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  2. Norm, I believe that we do the work we are supposed to do in our lives. Sometimes it takes us longer than we expect. You are a very creative writer. Maybe you had to play at being a pharmacist in order to be the person you are today. Maybe you were not ready to be a writer when you came out of high school.

    Like you, I was very good at math and I am very analytical, but by the time I graduated I was bored with math, so I took no more math classes. I had committed to being a minister when I was a sophomore. By the time I was a senior I had lost my faith in God. I started college as a religion major, but switched to English. When I came out of college, I wanted to be a writer but did not know how to go about it. It took me four years to find a job as a writer in the health care field. The health care field has been good to me and I know I ended up where I was supposed to be.

    Keep writing. I enjoy your pieces when I get a chance to read them.

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  3. Chakurino, do I know you? No matter. I want to thank you for your comments, so open and thoughtful. I have no wisdom about the subject other than having the courage to move on if the first choice isn't a good fit. Perhaps a vision of oneself at an early age is asking too much but at least we can know ourselves by what we are not.

    I should add that during my years as a pharmacist I did find a satisfying niche in the inter-relationships with patients. So maybe there are choices within the choices.

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  4. Thanks, Harley. Sounds like you allowed yourself to listen to several voices before you heard the call that answered yours. That takes more awareness and less turmoil than I had at age seventeen.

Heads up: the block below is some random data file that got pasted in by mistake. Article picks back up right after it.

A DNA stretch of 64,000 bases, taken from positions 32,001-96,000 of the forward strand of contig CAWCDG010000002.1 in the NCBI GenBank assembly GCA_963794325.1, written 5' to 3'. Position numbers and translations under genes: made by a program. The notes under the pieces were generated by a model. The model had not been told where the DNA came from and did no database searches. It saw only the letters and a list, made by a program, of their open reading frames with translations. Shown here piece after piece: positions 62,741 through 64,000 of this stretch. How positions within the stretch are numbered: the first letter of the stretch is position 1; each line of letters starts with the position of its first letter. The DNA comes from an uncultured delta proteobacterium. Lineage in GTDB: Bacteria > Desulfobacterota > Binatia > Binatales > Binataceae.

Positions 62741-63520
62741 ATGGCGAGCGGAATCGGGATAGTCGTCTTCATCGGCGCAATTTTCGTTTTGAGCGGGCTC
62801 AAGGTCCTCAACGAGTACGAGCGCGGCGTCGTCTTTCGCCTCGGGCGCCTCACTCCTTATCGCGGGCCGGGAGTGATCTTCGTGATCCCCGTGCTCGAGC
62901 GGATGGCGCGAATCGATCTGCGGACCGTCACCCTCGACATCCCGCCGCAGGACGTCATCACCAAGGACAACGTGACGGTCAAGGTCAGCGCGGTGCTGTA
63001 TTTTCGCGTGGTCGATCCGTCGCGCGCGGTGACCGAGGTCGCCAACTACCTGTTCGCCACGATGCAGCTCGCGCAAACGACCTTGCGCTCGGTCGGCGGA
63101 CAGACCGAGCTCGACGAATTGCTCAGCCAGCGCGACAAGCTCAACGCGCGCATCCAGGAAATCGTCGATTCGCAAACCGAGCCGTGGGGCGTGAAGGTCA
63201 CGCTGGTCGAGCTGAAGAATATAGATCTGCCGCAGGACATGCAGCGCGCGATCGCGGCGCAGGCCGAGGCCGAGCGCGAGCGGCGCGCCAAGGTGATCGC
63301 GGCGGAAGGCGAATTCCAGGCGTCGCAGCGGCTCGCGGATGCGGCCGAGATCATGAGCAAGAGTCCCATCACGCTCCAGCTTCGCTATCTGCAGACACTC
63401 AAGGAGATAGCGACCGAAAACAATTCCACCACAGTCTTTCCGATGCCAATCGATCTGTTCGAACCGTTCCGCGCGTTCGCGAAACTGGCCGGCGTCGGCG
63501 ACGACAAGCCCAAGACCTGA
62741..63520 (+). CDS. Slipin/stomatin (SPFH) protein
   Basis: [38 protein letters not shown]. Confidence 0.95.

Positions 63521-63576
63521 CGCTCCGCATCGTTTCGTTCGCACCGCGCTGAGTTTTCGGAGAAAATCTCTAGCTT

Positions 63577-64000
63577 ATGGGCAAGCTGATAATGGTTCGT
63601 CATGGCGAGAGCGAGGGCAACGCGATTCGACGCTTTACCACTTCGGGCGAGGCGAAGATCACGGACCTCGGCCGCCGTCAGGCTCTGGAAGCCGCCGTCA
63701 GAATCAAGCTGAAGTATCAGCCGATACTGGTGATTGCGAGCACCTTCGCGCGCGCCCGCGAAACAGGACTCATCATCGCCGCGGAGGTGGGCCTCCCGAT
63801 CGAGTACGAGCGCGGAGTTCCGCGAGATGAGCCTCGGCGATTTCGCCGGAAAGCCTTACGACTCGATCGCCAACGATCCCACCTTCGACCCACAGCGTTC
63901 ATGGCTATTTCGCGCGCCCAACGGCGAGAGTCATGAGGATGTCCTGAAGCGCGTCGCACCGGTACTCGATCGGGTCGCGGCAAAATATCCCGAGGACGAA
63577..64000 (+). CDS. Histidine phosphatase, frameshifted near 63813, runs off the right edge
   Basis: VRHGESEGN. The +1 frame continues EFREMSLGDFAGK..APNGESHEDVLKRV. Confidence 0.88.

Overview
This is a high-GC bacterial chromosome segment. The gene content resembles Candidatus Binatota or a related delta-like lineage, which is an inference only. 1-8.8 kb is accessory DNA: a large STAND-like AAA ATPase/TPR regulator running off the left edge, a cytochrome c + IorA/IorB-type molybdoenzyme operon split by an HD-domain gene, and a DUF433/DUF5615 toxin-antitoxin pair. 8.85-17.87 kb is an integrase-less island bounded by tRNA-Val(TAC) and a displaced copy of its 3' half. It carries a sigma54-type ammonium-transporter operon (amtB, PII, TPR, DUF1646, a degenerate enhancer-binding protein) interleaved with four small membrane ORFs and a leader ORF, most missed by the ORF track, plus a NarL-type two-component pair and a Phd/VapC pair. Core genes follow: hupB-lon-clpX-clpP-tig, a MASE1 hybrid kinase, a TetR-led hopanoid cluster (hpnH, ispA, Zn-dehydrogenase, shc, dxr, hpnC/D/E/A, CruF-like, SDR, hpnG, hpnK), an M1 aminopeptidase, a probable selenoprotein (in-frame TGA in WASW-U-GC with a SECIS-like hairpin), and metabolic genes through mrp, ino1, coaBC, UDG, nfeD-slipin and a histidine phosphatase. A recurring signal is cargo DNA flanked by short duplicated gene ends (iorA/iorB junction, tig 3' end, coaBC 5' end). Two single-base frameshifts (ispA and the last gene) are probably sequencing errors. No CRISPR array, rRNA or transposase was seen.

I suppose, also, that I'm less inclined to believe in the fates. I doubt if we have a destination; only some volition to work toward a place where our gifts are encouraged to grow.

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  5. Like you Norm I was supposed to follow in my father's footsteps and become a ballroom dancer but didn't have his talent so I tried a number of things. Gosh. I've had so many jobs. It's hard to remember them all. At first I wanted to be a nurse and they taught me to roll bandages, and just how splints were made but all his bandages rolled off and my splints splintered. Then for awhile I found something I was good at. I was the man who fans the females when they've fainted. I was known as Fred the fainting females fanner. I then became a poet. Some poems were better but I also wrote some verse. For awhile I was a tattoo artist but got in trouble for having designs on female clients. I was an archaeologist for a while but that career ended in ruins.I tried being an artist but didn't know where to draw the line. I next tried writing sexy novels but soon ran out of steam. As I recall my next job was being an accountant but I kept losing my balance. Then for awhile I got swept up in being a janitor. I was a lawyer for a short period but was embarrassed when I kept losing my briefs. I tried limbo dancing but soon went under. For about a week I was a milkman but I lost my whey. Then I was a professional wrestler for a time but I lost my grip.

    So now I'm retired and seem to have found my niche.

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  6. Right....and I was a third base coach until I got a rash with the bases loaded and all 3 runners were thrown out stealing.

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  7. That really made me LOL which I rarely do.

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  8. Hey, Fred, that was pretty good. Maybe you have a new job. Responding to Norm's blogs. I truly enjoyed you response. It made me smile.